Cannabis is revered for relieving so many ailments without itself causing a plethora of side effects. Some people find THC to be uncomfortable, though. Even individuals who do have an endearing love for the herb can completely turn a cheek on THC from a rare condition, known as Cannabis Hyperemesis Syndrome. People have gone from thoroughly enjoying it’s pleasantries on a routine basis to suddenly become upset by it, violently ill in fact. To doctors and everyone else, the condition is a mystery. However, an explanation may lie within all the treatments – hot showers, spicy pepper, and dopamine inhibitors.
Finding an answer through a biological thermometer
Our response to heat and spicy food is a response to temperature and chemicals, naturally. Various types of thermometers are spread around our body that responds to different environmental factors like hot, cold, toxin, cannabinoid, and bacteria. The thermometer that responds to heat needs be triggered and desensitized to treat Cannabis Hyperemesis Syndrome. This is TRPV1 and it is why hot showers and spicy peppers are recommended treatments. The answer as to why will lead us to what CHS is.
A Cannabis Hyperemesis Syndrome theory disproved
TRPV1 activation is so effective at treating CHS that people have begun to think excessive use of cannabis has completely deactivated this channel. Scientists have thought this too but they were sadly misguided by the constriction of traditional education, where neurology and immunology are rarely blended into one topic. Unfortunately, the idea is flawed since CBD does strongly desensitize this thermometer but, THC does not. Excessive use of THC cannot cause a disruption in the TRPV1 channel without possessing a direct affinity to it. So, cannabinoid hyperemesis syndrome cannot be caused by the deactivation of this channel. Yet, activating this site can help when THC contorts into a vile reaction. To answer why that is we have to look at how these thermometers are laced like a webbing within us and the incredibly unique properties they carry.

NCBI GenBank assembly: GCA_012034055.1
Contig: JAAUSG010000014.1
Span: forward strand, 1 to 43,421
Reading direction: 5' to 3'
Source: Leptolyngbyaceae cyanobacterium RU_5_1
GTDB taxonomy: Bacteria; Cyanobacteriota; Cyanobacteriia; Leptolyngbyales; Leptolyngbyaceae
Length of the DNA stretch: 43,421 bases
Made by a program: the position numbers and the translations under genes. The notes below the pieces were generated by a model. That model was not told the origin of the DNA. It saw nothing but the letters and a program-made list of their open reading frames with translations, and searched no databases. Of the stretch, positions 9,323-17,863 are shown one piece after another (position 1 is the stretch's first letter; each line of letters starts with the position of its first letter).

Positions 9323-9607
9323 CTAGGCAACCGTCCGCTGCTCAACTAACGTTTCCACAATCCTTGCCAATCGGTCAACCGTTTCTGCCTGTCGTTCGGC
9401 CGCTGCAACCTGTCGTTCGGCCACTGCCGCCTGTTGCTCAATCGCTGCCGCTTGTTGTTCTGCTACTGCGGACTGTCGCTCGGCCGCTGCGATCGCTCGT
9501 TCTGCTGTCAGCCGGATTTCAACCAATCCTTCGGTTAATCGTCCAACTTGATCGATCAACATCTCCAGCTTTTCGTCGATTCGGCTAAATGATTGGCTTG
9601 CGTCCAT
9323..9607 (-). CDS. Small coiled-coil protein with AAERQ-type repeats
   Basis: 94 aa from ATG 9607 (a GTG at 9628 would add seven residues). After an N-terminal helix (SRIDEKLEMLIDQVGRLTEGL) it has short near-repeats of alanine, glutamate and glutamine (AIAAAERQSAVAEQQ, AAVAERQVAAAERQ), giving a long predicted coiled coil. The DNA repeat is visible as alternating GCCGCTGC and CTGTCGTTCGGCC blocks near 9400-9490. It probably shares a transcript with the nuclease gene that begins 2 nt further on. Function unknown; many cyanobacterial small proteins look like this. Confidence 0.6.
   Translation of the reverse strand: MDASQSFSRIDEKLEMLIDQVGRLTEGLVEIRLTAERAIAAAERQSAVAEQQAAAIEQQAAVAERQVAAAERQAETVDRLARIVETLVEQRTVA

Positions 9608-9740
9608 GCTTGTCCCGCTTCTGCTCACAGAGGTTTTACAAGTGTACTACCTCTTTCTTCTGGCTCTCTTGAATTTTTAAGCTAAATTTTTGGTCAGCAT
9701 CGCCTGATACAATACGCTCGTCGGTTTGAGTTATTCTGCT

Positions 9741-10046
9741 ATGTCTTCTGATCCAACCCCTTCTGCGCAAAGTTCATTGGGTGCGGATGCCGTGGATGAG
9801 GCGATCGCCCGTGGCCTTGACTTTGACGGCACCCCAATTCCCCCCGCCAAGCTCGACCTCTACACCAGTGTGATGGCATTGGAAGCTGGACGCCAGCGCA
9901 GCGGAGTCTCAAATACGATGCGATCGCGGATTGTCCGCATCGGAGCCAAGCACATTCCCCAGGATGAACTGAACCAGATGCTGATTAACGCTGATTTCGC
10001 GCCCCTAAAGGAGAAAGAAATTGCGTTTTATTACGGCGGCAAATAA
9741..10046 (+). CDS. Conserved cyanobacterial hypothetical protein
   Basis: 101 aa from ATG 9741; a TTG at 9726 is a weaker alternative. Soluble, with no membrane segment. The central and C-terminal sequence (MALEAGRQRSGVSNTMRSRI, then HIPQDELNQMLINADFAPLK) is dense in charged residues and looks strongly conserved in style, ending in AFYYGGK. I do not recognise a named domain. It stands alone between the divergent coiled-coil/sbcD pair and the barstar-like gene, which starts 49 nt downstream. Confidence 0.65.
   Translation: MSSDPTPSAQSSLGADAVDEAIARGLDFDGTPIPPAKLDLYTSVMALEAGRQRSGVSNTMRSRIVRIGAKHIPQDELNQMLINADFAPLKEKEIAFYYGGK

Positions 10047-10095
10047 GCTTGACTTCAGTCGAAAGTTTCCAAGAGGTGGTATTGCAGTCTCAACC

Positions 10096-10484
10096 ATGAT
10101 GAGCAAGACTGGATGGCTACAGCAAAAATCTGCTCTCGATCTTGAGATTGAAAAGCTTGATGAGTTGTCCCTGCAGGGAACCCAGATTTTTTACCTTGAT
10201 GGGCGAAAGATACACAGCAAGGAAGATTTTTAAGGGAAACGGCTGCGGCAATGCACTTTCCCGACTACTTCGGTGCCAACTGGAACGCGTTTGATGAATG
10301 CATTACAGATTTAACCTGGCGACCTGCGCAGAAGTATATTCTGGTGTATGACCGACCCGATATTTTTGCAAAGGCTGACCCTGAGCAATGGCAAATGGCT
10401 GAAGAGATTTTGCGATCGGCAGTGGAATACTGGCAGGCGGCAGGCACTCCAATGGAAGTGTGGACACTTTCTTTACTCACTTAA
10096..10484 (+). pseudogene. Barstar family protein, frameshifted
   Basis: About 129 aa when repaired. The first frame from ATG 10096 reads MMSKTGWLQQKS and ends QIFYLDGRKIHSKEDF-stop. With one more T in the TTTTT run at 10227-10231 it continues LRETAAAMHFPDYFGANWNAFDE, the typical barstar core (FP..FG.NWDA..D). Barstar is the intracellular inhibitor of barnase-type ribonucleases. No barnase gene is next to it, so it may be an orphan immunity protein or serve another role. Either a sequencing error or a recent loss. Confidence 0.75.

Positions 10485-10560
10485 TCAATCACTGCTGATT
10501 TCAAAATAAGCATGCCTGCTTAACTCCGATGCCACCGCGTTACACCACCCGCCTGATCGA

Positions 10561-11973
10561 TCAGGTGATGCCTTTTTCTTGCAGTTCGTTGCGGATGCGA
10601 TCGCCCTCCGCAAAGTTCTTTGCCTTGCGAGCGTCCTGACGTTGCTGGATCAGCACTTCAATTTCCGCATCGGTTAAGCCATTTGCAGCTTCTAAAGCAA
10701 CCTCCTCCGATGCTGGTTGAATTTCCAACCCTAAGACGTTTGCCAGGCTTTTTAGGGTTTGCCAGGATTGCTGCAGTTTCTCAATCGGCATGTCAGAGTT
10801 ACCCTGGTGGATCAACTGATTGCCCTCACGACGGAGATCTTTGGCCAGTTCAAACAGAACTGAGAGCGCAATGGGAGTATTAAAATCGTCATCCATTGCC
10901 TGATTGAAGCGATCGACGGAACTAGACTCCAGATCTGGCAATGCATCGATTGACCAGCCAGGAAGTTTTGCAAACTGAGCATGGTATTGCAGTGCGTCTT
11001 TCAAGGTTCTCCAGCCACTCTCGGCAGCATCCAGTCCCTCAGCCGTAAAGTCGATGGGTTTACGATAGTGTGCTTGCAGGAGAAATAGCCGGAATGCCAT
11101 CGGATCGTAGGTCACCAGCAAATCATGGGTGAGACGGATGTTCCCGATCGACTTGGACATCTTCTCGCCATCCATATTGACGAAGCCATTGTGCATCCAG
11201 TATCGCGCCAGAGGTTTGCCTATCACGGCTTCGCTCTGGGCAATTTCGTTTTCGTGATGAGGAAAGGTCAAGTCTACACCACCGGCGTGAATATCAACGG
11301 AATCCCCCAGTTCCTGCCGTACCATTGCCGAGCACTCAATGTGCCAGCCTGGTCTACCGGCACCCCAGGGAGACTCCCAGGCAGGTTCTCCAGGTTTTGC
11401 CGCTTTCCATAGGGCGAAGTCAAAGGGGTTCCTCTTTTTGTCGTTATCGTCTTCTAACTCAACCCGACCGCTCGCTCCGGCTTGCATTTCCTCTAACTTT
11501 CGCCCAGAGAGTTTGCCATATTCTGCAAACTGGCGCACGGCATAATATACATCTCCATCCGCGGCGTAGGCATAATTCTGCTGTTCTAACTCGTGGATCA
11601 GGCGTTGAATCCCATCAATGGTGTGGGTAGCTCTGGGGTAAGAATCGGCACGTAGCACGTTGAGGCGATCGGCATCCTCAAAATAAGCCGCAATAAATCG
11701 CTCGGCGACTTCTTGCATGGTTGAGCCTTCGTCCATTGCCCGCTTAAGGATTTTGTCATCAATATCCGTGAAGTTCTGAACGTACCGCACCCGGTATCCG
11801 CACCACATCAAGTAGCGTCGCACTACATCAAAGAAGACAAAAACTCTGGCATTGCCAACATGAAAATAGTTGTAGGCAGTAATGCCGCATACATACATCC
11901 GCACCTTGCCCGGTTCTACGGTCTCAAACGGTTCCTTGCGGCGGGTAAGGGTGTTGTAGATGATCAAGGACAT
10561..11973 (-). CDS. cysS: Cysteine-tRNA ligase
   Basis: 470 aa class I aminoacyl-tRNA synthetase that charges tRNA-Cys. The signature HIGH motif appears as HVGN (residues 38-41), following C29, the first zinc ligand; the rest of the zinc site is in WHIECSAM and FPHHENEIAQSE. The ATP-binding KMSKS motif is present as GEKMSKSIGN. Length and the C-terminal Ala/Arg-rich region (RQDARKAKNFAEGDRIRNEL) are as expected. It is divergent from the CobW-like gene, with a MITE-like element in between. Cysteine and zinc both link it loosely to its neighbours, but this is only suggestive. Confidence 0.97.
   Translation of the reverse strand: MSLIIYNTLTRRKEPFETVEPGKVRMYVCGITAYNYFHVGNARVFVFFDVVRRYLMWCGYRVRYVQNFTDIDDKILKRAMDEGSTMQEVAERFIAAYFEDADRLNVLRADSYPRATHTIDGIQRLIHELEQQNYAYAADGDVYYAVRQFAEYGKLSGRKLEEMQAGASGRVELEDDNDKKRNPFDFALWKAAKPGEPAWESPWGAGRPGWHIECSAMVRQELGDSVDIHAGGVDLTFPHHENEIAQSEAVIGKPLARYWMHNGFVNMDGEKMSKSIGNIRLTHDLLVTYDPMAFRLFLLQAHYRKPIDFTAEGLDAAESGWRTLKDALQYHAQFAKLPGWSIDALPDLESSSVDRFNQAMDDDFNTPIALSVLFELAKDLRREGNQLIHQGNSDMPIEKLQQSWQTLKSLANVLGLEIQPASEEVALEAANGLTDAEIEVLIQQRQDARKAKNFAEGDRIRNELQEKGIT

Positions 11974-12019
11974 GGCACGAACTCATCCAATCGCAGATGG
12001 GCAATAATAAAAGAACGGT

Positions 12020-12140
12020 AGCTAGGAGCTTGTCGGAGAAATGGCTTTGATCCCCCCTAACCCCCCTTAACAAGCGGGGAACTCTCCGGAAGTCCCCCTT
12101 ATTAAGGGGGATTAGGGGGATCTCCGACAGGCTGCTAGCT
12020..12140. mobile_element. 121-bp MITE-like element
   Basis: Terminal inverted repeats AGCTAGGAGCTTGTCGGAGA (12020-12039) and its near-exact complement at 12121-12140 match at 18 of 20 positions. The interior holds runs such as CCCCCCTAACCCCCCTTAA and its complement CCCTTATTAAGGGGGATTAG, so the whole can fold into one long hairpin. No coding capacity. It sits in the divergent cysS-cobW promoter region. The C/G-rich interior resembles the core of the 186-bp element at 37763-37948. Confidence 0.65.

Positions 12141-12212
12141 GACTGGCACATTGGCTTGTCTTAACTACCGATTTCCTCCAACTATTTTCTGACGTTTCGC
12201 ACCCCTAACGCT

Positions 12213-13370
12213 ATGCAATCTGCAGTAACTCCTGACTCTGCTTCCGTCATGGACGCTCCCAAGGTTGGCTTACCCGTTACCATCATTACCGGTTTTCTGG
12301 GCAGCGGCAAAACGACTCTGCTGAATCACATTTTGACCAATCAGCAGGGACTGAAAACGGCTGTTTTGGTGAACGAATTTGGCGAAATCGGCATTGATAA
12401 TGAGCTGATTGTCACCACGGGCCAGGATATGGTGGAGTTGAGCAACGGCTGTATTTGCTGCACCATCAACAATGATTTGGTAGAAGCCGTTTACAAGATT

THC desensitizes other channels, in particular, TRPV2, but there is also TRPA1. This channel is unique and still being studied by science. It is known that TRPV1 desensitization can indeed revert hyperactivation of TRPA1 channels. So if hot showers and capsaicin help with CHS, it makes sense the causation is at TRPA1 channel’s instead of TRPV1.
The coldest channel
TRPA1 responds to gram-negative bacteria, as well as noxious cold but in a mysterious way. When this channel activates the body responds by producing inflammatory agents and signaling a stinging pain. In small amounts this is a good thing, it is scrubbing away radical oxygen species, in larger amounts, it detects and deters us from harsh toxins. In excess though, it will produce many negative side effects that could explain CHS.
Thankfully, the body typically responds to counteract this. The thermometer is a channel with a membrane that breaks down when it activates, and when enough of the membrane sluffs off, the channel experiences a change. It essentially closes and completely reverts its function, as the messenger it sends through itself, calcium, starts to travel in the opposite direction. When something tries to activate the thermometer after this change, it will desensitize the channel and inhibit rather than stimulate inflammation and pain. Wheat belly can be explained this way, but we will explain that later in this series.